Maya Progress

Posted by Sam Hayes On Monday, May 17, 2010
After a helpful tutorial with Phil this morning, I've been polishing and making some changes to my first few scenes. The changes are mainly about making sure the setting of each scene works. Below shows the canyon with a blue sky, which I've changed to a forest backdrop which makes the first couple of scenes seem very enclosed in the woods.

It looks more realistic in the video. I've also had a few thoughts on structure. Phil told me that as I'm aiming for an all-round adventure Bruckheimer style I should mix up the atmosphere. I decided to make the next scene, with the spores going through the air in the forest a lot darker. I did this by toning down the colour and changing the background as advised to a forest.

Once again, it looks better in motion as the background is blurred.

This led me onto my next idea, which was to have the next scene, after the spore has landed, to be a thunderstorm-type scene, where the leaf grows out of the top. I think this would match well, as the scene structure would go from Very Bright (Canyon) , Slightly Darker and Moodier (Forest) to the Gametophyte growing where it will begin the rain. This is also quite crucial to the process, as the sperm sacks will only burst after filling with moisture.

 I have a shot structure planned for this, which I hope will look cinematic.

4 Responses to 'Maya Progress'

  1. tutorphil said...'> 17 May 2010 at 21:32

    Hey Sam - I suggest your canyon scene just needs to be much more moody - with some theatrical lighting hitting the spore-tree thing from above to give it an aura of importance - the air-borne spores looks much more 'resolved' with the background in place; I think the background in the canyon will work as well, but, in general, your colours in the canyon scene need to better echo the khaki/earthy/mossy/dirty tones of your establishing scene - a less 'plasticky' palette?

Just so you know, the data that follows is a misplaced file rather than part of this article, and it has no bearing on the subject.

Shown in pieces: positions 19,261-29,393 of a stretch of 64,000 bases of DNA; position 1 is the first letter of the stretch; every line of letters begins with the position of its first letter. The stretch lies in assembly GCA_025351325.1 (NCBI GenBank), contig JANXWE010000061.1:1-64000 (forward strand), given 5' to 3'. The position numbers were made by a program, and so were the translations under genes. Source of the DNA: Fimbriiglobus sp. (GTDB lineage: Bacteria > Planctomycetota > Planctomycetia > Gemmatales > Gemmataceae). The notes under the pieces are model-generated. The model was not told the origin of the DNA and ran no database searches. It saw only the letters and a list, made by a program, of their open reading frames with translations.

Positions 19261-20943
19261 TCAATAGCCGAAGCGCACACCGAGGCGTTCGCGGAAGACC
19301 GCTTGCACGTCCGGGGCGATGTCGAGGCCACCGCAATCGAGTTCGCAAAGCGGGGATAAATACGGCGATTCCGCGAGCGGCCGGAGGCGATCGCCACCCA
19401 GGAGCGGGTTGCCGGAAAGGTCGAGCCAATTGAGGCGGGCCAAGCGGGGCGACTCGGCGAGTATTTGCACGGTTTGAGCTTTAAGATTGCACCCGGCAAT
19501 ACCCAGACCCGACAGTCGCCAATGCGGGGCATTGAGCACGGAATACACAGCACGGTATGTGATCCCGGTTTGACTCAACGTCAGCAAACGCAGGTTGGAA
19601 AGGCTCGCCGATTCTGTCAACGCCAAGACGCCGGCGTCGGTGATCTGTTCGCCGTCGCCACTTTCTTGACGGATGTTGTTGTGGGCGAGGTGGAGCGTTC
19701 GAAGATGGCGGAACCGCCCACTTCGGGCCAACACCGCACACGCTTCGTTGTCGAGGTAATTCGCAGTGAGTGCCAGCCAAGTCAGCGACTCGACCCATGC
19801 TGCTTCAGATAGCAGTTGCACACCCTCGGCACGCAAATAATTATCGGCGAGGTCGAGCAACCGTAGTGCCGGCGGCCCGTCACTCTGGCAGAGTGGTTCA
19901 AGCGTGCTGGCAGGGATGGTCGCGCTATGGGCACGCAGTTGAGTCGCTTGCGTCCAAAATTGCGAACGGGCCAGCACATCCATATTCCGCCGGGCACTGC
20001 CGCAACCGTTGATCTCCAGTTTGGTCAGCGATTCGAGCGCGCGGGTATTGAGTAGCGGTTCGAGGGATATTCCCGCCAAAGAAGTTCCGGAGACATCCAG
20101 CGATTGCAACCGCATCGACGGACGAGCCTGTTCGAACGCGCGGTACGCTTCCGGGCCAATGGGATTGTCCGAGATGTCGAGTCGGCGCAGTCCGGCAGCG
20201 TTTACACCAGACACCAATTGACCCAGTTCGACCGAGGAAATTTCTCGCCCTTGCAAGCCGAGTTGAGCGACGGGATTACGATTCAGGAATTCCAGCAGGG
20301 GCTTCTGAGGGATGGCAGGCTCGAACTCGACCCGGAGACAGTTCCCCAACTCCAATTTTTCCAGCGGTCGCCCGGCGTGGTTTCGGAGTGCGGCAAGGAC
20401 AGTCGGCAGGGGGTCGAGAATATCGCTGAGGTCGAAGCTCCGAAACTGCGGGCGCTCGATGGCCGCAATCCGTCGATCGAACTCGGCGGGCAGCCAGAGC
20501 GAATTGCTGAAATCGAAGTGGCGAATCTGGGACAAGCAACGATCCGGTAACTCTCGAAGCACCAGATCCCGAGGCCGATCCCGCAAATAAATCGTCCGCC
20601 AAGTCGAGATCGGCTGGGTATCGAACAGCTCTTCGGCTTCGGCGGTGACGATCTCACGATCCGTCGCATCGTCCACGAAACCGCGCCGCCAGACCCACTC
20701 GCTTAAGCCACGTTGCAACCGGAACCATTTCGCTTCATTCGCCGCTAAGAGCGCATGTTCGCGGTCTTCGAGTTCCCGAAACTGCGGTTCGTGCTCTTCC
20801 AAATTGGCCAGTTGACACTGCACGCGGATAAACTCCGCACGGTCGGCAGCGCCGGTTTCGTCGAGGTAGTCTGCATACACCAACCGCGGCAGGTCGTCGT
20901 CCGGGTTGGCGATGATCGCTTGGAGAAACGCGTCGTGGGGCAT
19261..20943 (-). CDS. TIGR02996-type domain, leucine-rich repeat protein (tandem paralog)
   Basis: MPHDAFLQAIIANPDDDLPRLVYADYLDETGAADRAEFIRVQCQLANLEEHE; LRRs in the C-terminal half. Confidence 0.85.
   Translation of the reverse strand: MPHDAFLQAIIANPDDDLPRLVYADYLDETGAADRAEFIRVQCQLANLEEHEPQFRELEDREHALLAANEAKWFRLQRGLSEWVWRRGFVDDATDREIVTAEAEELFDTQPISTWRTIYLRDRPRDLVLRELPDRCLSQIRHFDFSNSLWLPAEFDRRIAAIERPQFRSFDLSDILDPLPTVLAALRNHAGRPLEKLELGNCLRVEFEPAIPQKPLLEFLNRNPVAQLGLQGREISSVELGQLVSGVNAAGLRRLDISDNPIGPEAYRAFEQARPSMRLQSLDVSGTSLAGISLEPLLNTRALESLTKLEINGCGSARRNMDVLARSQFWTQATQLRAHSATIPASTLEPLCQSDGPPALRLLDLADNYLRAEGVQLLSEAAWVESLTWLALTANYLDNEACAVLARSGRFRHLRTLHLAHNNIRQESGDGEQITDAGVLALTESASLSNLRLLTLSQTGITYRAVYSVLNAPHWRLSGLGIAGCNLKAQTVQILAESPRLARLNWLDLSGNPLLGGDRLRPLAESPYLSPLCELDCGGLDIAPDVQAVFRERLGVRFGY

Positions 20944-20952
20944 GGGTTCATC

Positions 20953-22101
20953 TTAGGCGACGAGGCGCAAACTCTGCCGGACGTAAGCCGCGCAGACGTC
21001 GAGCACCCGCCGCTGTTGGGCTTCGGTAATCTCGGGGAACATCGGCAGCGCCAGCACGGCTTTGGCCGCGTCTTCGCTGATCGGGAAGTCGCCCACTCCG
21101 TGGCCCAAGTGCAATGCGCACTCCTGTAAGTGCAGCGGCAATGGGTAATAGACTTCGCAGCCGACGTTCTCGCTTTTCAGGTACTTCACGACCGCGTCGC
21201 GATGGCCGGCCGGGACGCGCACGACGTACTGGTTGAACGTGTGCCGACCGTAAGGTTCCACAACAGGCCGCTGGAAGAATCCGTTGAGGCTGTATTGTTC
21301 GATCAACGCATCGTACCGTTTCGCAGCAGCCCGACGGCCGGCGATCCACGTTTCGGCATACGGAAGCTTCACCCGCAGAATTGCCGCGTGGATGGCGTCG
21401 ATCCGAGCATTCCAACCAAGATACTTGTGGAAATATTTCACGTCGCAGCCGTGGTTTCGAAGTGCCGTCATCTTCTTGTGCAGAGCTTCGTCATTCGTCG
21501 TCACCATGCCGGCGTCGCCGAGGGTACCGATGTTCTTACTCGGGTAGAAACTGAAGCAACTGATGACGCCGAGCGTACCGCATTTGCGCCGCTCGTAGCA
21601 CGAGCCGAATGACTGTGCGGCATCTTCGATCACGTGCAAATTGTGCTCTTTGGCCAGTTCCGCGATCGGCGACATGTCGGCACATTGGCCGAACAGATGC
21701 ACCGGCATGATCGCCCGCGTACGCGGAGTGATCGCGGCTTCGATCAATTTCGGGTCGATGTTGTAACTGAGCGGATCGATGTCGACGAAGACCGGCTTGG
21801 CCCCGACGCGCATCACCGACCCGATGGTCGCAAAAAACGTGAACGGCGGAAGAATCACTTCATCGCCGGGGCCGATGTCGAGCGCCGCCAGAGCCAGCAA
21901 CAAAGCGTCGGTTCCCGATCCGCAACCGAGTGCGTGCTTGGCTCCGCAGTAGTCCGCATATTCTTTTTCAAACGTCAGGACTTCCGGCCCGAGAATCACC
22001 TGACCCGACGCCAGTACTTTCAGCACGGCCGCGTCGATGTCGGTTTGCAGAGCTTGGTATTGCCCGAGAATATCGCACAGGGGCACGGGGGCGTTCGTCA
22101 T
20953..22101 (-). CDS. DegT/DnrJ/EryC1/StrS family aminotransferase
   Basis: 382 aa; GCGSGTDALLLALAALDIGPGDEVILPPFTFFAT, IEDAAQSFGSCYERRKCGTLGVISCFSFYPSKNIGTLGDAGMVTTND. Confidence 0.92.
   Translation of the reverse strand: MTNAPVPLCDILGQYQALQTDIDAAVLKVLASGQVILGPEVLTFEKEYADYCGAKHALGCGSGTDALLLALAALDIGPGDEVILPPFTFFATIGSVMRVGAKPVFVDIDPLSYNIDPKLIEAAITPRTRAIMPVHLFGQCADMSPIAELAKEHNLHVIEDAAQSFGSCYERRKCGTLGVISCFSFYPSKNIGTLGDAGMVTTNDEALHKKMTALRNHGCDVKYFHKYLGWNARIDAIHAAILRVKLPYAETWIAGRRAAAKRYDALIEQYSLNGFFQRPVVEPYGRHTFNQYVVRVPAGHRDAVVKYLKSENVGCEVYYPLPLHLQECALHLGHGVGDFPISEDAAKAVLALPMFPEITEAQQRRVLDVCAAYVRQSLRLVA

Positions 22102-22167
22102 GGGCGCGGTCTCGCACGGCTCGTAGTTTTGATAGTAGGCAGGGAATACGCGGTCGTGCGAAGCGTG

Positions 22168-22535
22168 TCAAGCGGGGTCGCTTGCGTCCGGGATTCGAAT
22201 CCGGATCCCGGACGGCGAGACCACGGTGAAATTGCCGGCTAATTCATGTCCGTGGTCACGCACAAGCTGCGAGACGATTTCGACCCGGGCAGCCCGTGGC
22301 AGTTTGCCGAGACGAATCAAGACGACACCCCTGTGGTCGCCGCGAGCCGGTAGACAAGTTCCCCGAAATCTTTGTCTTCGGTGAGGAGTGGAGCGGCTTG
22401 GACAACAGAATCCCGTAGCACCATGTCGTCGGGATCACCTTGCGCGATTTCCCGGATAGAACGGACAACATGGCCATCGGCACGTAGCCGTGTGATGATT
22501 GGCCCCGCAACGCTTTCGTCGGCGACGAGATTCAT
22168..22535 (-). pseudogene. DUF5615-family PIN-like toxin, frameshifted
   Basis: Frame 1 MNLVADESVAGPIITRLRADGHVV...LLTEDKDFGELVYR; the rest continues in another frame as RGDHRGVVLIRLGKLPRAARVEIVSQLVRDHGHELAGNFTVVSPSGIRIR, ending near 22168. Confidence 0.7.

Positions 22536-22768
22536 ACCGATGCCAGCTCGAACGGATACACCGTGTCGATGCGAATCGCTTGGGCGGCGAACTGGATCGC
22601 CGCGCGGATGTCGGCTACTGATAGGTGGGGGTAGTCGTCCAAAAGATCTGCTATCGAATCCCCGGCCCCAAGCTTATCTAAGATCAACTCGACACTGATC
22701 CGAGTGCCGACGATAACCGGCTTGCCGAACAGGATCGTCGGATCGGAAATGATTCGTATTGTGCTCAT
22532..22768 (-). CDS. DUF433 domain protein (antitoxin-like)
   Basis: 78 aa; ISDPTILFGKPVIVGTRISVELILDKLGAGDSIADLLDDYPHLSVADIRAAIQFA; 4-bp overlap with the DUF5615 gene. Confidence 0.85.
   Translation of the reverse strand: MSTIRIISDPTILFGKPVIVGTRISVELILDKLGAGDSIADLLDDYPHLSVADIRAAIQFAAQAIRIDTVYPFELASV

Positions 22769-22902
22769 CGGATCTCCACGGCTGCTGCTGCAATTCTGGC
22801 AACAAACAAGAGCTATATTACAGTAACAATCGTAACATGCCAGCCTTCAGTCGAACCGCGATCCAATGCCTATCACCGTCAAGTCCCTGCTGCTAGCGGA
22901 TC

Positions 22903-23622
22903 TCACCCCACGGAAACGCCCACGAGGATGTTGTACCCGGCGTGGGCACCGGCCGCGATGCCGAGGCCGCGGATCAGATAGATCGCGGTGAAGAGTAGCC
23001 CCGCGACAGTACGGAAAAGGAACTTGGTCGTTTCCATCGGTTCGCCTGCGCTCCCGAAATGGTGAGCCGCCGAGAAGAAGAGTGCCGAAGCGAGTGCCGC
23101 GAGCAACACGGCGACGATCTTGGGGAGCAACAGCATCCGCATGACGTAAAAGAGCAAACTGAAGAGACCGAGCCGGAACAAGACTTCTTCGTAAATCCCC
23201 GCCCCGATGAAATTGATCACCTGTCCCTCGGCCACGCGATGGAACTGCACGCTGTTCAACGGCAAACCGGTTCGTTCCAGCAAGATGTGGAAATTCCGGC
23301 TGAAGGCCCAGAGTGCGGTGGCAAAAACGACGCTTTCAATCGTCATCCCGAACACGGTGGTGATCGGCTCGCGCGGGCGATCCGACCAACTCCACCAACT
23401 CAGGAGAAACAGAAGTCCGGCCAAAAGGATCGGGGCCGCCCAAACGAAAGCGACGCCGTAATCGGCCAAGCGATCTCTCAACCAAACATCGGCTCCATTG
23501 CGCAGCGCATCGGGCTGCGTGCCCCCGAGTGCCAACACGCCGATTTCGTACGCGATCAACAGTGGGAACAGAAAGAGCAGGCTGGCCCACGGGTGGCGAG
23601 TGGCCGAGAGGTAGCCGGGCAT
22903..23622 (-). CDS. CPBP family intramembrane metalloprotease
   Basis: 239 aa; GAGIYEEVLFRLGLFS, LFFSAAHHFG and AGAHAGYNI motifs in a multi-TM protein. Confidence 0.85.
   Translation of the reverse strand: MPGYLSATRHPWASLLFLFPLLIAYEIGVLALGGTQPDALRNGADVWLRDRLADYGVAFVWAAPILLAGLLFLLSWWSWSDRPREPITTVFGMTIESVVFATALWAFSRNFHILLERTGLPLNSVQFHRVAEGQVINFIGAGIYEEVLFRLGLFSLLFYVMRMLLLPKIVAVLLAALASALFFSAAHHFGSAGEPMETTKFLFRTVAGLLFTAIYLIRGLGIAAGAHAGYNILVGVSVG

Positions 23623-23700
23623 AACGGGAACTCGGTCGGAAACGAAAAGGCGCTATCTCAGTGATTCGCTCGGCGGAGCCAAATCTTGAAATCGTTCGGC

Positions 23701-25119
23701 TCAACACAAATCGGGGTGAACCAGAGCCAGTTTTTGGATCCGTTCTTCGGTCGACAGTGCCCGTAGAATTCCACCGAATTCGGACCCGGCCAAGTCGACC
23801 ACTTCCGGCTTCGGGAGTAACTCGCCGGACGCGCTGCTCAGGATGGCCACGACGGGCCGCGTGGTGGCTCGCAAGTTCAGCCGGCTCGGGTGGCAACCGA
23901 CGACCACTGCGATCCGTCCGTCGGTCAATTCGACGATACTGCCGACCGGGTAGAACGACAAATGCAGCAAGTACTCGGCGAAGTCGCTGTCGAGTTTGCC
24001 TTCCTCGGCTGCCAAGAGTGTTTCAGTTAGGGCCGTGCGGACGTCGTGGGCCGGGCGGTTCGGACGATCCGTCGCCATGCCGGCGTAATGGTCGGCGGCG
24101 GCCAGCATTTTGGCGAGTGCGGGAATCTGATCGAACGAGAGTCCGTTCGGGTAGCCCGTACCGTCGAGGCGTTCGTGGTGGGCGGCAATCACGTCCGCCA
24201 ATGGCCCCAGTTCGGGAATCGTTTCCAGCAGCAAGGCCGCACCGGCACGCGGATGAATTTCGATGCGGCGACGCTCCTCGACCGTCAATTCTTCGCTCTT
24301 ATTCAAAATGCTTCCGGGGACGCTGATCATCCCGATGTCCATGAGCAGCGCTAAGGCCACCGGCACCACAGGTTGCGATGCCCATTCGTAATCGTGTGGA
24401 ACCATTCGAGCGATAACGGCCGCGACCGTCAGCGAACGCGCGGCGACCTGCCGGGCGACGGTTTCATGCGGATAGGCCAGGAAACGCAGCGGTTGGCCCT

And I like the idea of the thunderstorm accompanying the spore dispersal - very dramatic...


  2. Sam Hayes said...'> 17 May 2010 at 21:52

    Thanks Phil, truth be told, I was trying to avoid changing the lighting in the canyon as I didn't want to re-render it, but I'll have to bite the bullet and leave it running for a while, I'm sure it will pay off!


  3. tutorphil said...'> 17 May 2010 at 22:19

    Sam - truth be told, achieving a constancy in terms of art direction and the 'world' of your narrative is your prime responsibility! Perhaps some research and development stuff re. lighting etc. should have happened before you committed the time and man power to rendering an entire sequence? Sorry to be the voice of mundane wisdom, but sticking to the wrong kind of solution because of time (not judgement) is just the cg-centric mindset we're trying to beat out of you; you're in charge, Sam - THE PRODUCTION DESIGNER/DIRECTOR - not Maya or the cruel sands of time... You need to understand the rules of your piece (mood/colour palette etc.) and fight to maintain them - that's the real challenge of this cg lark! Lecture over now... :-)


  4. Sam Hayes said...'> 17 May 2010 at 22:43

    I've definitely learned the lesson not to render before I'm sure it's what I want! Looking at it now, between the 1st and 3rd scenes, the colours really don't match, and the consistency isn't there. I'm sure it will look completely different come next Friday.


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I'm a student studying CG Arts and Animation at the University for the Creative Arts, I'm living in Kent.

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